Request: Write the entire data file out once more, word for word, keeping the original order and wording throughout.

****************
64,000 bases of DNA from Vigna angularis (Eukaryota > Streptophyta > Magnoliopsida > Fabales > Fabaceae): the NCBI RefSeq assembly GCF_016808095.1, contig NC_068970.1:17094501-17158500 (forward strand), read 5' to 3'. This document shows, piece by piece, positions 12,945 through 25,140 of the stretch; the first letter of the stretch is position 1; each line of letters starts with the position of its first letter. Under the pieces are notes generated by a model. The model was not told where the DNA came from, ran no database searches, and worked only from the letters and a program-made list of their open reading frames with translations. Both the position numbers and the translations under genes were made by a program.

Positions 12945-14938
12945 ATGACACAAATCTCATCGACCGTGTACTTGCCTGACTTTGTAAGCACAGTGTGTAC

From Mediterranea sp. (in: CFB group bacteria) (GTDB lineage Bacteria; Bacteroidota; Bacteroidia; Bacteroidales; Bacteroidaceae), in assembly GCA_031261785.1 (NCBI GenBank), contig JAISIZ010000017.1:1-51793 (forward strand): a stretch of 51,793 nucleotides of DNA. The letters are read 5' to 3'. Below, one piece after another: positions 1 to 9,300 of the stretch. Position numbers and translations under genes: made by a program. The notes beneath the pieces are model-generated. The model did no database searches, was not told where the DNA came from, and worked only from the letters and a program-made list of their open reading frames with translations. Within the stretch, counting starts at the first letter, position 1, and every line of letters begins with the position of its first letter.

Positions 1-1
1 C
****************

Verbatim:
64,000 bases of DNA from Vigna angularis (Eukaryota > Streptophyta > Magnoliopsida > Fabales > Fabaceae): the NCBI RefSeq assembly GCF_016808095.1, contig NC_068970.1:17094501-17158500 (forward strand), read 5' to 3'. This document shows, piece by piece, positions 12,945 through 25,140 of the stretch; the first letter of the stretch is position 1; each line of letters starts with the position of its first letter. Under the pieces are notes generated by a model. The model was not told where the DNA came from, ran no database searches, and worked only from the letters and a program-made list of their open reading frames with translations. Both the position numbers and the translations under genes were made by a program.

Positions 12945-14938
12945 ATGACACAAATCTCATCGACCGTGTACTTGCCTGACTTTGTAAGCACAGTGTGTAC

From Mediterranea sp. (in: CFB group bacteria) (GTDB lineage Bacteria; Bacteroidota; Bacteroidia; Bacteroidales; Bacteroidaceae), in assembly GCA_031261785.1 (NCBI GenBank), contig JAISIZ010000017.1:1-51793 (forward strand): a stretch of 51,793 nucleotides of DNA. The letters are read 5' to 3'. Below, one piece after another: positions 1 to 9,300 of the stretch. Position numbers and translations under genes: made by a program. The notes beneath the pieces are model-generated. The model did no database searches, was not told where the DNA came from, and worked only from the letters and a program-made list of their open reading frames with translations. Within the stretch, counting starts at the first letter, position 1, and every line of letters begins with the position of its first letter.

Positions 1-1
1 C